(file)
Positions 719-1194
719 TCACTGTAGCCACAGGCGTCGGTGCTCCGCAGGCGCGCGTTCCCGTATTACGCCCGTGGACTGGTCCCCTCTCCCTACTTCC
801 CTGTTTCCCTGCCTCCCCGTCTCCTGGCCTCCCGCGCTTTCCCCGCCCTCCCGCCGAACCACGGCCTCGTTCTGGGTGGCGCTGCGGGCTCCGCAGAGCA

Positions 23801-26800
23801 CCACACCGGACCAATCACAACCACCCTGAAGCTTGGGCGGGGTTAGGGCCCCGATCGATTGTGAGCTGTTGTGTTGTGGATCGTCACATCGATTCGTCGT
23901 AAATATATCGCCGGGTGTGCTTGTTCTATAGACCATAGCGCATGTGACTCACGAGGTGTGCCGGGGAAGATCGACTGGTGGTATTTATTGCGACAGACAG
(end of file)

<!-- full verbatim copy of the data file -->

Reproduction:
Positions 719-1194
719 TCACTGTAGCCACAGGCGTCGGTGCTCCGCAGGCGCGCGTTCCCGTATTACGCCCGTGGACTGGTCCCCTCTCCCTACTTCC
801 CTGTTTCCCTGCCTCCCCGTCTCCTGGCCTCCCGCGCTTTCCCCGCCCTCCCGCCGAACCACGGCCTCGTTCTGGGTGGCGCTGCGGGCTCCGCAGAGCA

Positions 23801-26800
23801 CCACACCGGACCAATCACAACCACCCTGAAGCTTGGGCGGGGTTAGGGCCCCGATCGATTGTGAGCTGTTGTGTTGTGGATCGTCACATCGATTCGTCGT
23901 AAATATATCGCCGGGTGTGCTTGTTCTATAGACCATAGCGCATGTGACTCACGAGGTGTGCCGGGGAAGATCGACTGGTGGTATTTATTGCGACAGACAG